But Mr. Prakash couldn’t confirm his customers’ identities until he dragged them to a Java plum tree in a corner of his village near New Delhi’s international airport. That was the only place to get the phone signal needed to tap into the government database.
“I hopped on a chair and put my finger in the machine,” said Mr. Chand, a 60-year-old taxi driver. Getting his state food ration “used to be much easier,” he said.
In a system so vast, even small glitches can leave millions of people empty-handed.
The government began building the system, called Aadhaar, or “foundation,” with great fanfare in 2009, led by a team of pioneering technology entrepreneurs. Since then, almost 90% of India’s population has been enrolled in what is now the world’s largest biometric data set.
Prime Minister Narendra Modi, who set aside early skepticism about the Aadhaar project after taking power in 2014, is betting that it can help India address critical problems such as poverty and corruption, while also saving money for the government.
But the technology is colliding with the rickety reality of India, where many people live off the grid or have fingerprints compromised by manual labor or age.
Panna Singh, a 55-year-old day laborer in the northwestern state of Rajasthan who breaks stones used to build walls, says the machine recognized his scuffed-up fingerprints only a couple of times.
“I’ve come twice today,” he said at a ration shop in the village of Devdungri. “That’s a full day of work, gone.”
Iris scans are meant to resolve situations where fingerprints don’t work, but shops don’t yet have iris scanners.
Ajay Bhushan Pandey, chief executive of the government agency that oversees Aadhaar, said kinks will be ironed out as the system is used, as is the case with software rollouts. It works 92% of the time, and that will rise to 95%, he said.
“On the scale of what [Aadhaar] has achieved, the rollout has been remarkably smooth,” said Nandan Nilekani, the Infosys co-founder who spearheaded the project. “I don’t see any issues that are disproportionate to the size of project.”
An Aadhaar ID is intended to be a great convenience, replacing the multitude of paperwork required by banks, merchants and government agencies. The benefits are only just beginning, backers say, as the biometric IDs are linked to programs and services.
But in rural areas, home to hundreds of millions of impoverished Indians dependent on subsidies, the impact of technical disruptions has already been evident.
After walking for two hours across rough underbrush in Rajasthan to get kerosene for the month, Hanja Devi left empty-handed because the machine couldn’t match her fingerprint with her Aadhaar number.
“It’s always so difficult” using the system, said Ms. Devi, who lives with her husband and a nephew on 1,500 rupees ($22) a month.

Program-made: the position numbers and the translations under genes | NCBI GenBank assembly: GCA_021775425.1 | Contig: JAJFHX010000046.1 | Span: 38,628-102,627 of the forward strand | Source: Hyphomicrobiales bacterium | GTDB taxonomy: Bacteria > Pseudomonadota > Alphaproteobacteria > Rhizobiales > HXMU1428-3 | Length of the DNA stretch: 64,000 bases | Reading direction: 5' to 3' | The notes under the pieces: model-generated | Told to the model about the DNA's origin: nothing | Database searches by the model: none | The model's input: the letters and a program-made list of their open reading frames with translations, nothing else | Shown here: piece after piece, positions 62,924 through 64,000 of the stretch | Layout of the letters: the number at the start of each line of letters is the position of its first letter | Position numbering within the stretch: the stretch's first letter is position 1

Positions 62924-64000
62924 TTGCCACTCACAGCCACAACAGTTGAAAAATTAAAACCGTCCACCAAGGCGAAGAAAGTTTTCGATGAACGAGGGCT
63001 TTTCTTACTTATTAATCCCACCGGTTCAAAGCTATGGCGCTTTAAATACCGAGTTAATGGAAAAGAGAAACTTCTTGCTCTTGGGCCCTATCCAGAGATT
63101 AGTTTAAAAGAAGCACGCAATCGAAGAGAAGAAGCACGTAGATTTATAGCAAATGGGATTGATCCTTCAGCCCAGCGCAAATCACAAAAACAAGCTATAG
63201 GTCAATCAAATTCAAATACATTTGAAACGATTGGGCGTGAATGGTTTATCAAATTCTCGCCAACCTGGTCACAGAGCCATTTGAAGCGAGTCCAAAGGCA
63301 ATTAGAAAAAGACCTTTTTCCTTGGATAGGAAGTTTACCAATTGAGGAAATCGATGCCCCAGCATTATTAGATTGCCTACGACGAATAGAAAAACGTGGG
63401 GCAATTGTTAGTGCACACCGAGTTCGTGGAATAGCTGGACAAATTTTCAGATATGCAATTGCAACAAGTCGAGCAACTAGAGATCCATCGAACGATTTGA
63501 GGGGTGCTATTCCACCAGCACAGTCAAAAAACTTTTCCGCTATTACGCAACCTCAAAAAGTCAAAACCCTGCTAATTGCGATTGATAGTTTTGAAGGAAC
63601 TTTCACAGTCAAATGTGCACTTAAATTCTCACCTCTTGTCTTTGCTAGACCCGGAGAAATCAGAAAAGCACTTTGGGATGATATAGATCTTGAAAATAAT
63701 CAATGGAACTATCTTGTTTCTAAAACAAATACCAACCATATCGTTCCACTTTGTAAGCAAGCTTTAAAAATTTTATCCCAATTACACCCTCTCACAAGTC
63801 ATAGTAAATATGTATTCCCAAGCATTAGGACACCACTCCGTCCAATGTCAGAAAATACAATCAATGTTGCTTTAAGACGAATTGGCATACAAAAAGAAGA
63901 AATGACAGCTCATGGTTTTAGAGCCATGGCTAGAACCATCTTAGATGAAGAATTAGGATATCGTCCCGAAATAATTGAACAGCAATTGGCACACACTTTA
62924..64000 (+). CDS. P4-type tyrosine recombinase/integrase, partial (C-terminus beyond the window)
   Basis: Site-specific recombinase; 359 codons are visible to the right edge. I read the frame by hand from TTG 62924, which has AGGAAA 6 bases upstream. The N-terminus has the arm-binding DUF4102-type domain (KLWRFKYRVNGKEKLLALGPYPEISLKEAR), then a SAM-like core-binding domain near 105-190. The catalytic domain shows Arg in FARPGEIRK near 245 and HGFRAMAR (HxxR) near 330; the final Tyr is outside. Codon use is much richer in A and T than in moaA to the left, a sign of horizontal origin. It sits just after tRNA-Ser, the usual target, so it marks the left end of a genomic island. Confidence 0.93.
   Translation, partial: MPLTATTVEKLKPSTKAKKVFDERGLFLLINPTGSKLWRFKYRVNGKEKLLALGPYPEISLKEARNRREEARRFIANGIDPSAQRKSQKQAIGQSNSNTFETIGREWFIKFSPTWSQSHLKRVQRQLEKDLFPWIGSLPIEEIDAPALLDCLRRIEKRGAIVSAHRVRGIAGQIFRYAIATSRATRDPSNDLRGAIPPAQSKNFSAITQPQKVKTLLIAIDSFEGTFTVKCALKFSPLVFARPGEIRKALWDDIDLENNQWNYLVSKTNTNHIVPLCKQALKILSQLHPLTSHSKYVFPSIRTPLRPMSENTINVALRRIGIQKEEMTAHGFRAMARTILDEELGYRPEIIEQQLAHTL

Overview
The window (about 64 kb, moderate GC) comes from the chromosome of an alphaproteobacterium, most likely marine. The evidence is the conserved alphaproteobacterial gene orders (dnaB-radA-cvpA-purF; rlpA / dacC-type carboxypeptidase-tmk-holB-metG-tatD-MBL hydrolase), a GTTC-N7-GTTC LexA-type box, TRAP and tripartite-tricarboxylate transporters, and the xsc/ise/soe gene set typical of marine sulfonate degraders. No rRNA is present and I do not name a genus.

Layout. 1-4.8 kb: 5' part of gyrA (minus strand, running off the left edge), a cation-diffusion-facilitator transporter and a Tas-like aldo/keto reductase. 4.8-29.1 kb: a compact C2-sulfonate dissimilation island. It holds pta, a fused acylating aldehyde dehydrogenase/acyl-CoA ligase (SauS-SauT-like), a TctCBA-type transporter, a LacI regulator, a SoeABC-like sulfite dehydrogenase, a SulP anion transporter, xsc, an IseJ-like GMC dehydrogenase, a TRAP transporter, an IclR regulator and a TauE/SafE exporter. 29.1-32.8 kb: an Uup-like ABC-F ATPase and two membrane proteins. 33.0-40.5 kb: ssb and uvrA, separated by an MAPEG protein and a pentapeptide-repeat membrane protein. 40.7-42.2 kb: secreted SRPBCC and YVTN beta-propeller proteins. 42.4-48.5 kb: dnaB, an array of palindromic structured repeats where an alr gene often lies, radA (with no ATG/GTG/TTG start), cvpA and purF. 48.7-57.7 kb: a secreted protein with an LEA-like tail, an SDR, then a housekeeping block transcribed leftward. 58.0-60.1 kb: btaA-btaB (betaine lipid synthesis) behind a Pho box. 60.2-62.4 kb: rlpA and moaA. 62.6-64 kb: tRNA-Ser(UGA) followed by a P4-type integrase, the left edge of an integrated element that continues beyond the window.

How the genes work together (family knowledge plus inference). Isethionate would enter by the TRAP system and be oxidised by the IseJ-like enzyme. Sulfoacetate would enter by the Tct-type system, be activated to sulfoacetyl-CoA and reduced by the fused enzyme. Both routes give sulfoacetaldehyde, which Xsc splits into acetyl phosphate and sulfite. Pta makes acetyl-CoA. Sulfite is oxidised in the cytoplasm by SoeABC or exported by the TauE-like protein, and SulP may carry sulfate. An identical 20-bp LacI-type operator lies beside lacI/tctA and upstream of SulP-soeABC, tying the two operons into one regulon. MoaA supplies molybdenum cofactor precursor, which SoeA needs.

Ranjit Singh, who operates the shop, said five of the 37 customers before Ms. Devi also left the shop empty-handed, a failure rate of over 15%.
A shop manager in a neighboring village said identification had failed for a similar portion of his 500 customers.
Any biometric recognition system of Aadhaar’s size is bound to show duplicates, meaning some people’s biometric identifiers will match someone else’s when they try to enroll.The new system hasn’t eliminated attempts at fraud. In August, police in Rajasthan accused two shop managers of linking their fingerprints to a multitude of cards and stealing for months the rations of dozens of clients.
Hans Varghese Mathews, a mathematician at the Bangalore-based Center for Internet and Society, used the results of a test run by Aadhaar officials on a sample of 84 million people to extrapolate the figure for India’s total population. The error level is less than 1%, but in the world’s second-most populous country, the snag would still affect about 11 million people, he said.
Government officials disputed the calculation, saying the number of duplicates would be much smaller—and that it would take only seven analysts to manage the error caseload.
As for trouble connecting to the registry, better infrastructure, including steadier internet connections, will eventually also help, Mr. Pandey said.
For now, Mr. Prakash has found a way to cope without climbing trees. After scouring the village, he set up a shack in a spot with enough bandwidth for his fingerprint scanner to work. It is hardly efficient. He issues receipts in the morning at the shack, then goes back to his shop to hand out the grains. Customers have to line up twice, sometimes for hours.
Mr. Prakash has applied to the government to operate without biometric identification, but his request was turned down, he said. “They said: ‘You have to keep trying.’ “
Source: The Wall Street Journal